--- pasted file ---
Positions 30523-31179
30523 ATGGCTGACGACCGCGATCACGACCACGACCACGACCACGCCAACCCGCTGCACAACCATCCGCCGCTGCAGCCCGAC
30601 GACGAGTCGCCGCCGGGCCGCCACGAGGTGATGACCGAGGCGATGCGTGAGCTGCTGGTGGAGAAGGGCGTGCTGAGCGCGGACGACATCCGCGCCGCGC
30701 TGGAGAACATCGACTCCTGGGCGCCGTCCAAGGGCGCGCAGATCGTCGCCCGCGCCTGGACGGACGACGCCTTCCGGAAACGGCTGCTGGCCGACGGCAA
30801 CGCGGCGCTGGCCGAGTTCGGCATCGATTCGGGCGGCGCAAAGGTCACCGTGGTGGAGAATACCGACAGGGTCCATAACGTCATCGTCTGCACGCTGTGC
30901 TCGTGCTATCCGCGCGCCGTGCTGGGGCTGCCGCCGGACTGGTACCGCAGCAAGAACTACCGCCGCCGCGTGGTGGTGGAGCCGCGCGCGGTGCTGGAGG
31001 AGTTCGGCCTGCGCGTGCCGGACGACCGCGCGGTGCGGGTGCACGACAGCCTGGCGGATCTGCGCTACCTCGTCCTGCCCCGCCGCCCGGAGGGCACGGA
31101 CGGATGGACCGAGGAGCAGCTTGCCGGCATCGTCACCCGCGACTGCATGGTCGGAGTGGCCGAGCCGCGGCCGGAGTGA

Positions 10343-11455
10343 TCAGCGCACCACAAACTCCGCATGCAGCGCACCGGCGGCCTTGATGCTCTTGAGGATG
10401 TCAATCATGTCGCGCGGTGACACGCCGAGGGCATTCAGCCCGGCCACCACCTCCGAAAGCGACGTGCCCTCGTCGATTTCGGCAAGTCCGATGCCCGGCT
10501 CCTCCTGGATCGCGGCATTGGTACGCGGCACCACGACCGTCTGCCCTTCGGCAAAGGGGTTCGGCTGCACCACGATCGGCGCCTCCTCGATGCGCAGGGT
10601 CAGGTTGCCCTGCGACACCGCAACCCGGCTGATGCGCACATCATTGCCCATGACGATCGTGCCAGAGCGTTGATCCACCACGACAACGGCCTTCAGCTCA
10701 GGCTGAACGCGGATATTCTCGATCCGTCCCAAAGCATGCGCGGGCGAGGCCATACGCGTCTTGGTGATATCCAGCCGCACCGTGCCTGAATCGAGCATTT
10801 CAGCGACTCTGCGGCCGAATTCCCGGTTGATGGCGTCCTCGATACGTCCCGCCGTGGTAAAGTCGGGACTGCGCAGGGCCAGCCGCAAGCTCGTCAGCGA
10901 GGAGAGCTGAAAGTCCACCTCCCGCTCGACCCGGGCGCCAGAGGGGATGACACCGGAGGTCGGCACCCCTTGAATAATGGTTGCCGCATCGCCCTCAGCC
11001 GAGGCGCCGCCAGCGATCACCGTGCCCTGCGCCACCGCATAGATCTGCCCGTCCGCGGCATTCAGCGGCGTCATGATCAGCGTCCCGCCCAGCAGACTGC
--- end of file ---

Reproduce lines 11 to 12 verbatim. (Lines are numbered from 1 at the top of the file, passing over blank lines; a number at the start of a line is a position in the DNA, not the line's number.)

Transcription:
10401 TCAATCATGTCGCGCGGTGACACGCCGAGGGCATTCAGCCCGGCCACCACCTCCGAAAGCGACGTGCCCTCGTCGATTTCGGCAAGTCCGATGCCCGGCT
10501 CCTCCTGGATCGCGGCATTGGTACGCGGCACCACGACCGTCTGCCCTTCGGCAAAGGGGTTCGGCTGCACCACGATCGGCGCCTCCTCGATGCGCAGGGT